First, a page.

Texting Technology Puts Teens At Greater Risk of Abusive Relationships
Technology may have taken domestic abuse to a new level. A recent poll from the national Family Violence Prevention Fund finds alarming numbers on teen dating, and a new form of abuse using text messages. Charles Fishburne talks with the Director of the Virginia Family and Childrens Trust Fund.
The poll says almost half of America’s teenagers have been in a relationship in which they felt controlled, threatened and pressured to do things they did not want to do.
Inge: Well, you don't pick up the paper unless you see some kind of a real tragedy around relationships that have gone bad.
Fran Inge says technology has added an entirely new dimension to various forms of abuse.
Inge: Oh, yes, you know, it's not, according to one study, the technology and teen dating abuse survey, one in three teens say that they are text-messaged ten, twenty, even thirty times per hour by a partner inquiring where they are and with whom; and you know, now with GPS sightings as well, that also they can actually find someone that they're trying to stalk.
The irony is, many teenagers don’t realize what a trap they may be walking into.
Inge: When teenagers see that someone is paying attention to them and is having a lot of contact with them, it's very exciting, but most teenagers are not really equipped to handle these kinds of serious relationships, nor are they really prepared to properly respond when a relationship turns abusive. So when they have someone who is texting them many, many times an hour or bullying or they're just being cruel, internet activity is occurring, they usually don't tell their parents, they don't know how to make it stop and often, they even participate in it, which makes the whole situation much worse.
She says Virginia is so far unprepared to identify, report or deal with this kind of abuse.
Inge: What we've found was that there wasn't a lot of data regarding teen dating violence, and so one of the things that we're hoping through this awareness of this issue, is that there will be more data collected. While we have some national data, we basically have no information in Virginia. We need the community to be involved in this and so therefore we are really looking for policy makers and state and local government officials to examine the issue and investigate if and how data on youth dating violence is collected. And, you know, we really believe that you must have the proper information in order to address this and correct it.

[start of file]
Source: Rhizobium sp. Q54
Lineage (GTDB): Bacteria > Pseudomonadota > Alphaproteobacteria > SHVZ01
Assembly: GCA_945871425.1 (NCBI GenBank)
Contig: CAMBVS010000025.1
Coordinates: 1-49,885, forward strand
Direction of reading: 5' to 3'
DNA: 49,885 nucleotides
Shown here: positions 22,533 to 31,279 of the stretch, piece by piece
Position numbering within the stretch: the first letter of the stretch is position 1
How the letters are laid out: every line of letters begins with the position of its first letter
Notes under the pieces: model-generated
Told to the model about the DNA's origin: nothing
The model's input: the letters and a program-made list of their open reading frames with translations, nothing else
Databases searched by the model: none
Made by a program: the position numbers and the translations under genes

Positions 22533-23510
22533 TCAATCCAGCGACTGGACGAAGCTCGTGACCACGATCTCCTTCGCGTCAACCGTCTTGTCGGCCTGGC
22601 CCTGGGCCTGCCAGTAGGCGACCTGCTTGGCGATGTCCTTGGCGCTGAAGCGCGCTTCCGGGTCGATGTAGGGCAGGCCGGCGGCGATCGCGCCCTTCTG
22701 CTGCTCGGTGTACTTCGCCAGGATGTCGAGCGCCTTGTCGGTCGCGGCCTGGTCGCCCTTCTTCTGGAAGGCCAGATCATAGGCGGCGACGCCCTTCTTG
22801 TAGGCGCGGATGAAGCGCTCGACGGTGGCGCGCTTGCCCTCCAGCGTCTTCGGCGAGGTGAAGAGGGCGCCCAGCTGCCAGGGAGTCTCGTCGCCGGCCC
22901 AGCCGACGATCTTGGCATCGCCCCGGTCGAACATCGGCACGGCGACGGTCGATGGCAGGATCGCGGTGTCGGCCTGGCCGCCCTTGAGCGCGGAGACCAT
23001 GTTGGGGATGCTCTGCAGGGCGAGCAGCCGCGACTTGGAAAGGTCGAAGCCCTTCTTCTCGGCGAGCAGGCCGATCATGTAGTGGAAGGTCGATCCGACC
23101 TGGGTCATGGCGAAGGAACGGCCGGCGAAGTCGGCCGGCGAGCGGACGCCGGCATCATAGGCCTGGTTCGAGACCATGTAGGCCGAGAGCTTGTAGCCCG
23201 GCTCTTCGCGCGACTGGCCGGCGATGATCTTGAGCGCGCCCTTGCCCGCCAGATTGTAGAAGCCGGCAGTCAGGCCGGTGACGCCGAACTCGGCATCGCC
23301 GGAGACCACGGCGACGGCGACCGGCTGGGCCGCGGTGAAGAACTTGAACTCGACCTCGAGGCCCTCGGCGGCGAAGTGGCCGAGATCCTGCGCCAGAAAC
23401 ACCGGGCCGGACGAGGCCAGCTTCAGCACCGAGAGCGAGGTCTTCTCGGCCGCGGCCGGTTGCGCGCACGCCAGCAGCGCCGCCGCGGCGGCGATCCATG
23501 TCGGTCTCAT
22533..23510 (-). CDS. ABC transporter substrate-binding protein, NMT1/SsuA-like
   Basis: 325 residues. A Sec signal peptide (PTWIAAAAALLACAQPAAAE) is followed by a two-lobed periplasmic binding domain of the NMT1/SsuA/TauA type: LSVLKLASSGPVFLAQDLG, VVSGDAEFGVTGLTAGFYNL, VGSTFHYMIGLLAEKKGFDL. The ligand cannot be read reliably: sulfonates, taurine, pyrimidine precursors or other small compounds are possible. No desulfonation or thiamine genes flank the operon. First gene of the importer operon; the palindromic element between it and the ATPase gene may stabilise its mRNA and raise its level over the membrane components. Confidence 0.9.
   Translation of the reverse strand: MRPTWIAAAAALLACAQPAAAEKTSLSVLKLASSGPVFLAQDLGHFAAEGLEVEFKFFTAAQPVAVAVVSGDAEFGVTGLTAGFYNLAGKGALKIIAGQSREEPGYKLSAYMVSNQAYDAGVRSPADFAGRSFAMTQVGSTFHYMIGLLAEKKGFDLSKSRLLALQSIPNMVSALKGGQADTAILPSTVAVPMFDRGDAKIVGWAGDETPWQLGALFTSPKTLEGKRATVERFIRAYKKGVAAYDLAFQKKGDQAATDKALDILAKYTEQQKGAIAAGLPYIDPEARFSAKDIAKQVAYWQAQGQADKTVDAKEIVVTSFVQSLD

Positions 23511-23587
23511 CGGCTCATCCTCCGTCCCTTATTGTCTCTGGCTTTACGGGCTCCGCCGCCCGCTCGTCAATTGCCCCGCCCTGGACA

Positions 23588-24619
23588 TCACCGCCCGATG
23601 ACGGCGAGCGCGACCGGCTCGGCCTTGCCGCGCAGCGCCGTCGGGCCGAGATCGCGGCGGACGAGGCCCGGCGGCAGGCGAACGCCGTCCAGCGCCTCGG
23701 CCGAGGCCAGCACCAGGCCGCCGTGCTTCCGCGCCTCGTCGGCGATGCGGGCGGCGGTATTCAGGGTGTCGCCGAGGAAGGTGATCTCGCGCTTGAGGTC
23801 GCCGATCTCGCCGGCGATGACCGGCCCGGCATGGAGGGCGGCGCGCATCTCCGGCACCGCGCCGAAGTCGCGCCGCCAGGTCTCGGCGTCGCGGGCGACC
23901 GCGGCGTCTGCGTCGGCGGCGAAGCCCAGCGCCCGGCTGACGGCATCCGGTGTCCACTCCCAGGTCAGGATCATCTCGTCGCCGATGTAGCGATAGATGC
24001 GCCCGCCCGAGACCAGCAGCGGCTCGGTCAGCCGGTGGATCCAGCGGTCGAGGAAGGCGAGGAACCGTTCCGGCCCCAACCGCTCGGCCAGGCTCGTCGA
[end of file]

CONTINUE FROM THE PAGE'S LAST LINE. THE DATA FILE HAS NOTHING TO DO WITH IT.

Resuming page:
So you're looking for a change in public policy?
Inge: We really are. We really are. Because we really, it doesn't take many conversations with children to really understand that there is an issue with this.
Meantime, parents need to get involved.
Inge: Find out how much time they're really spending on a lot of these social media sites and also would suggest going in to some of their sites and actually using the site, too. See if your child will friend you on Facebook, for example, talk with other parents who have children the same age as theirs and find out how far along that they are doing, especially for middle-schoolers or upper elementary school, find out how much their children are participating in social media.
Are we crying wolf here? Is there any indication that it's really done anybody any damage yet?
Inge: Yes. I think if you actually even look on some websites, you will find that there are already groups that are forming and usually the sad part is, many of these groups are forming as a result of a homicide that's occurred when texting has gone bad and has gone too far.
There is something positive that can come of this.
Inge: Two things. I think awareness and for parents to really become proactive in monitoring and really watching the technology that their children are using. And the other part of that is potential policy changes that could be made and gathering better data; you know, you don't really change and improve what you can't measure and I feel like if we as a commonwealth could really measure to see the extent of what texting is doing with our children and social media is doing with our children in regard to abusive relationships, I feel like that we would create a better commonwealth to live in and to raise our children in.
Fran Inge is Director of the Virginia Family and Children's Trust Fund.
Charles Fishburne, WCVE News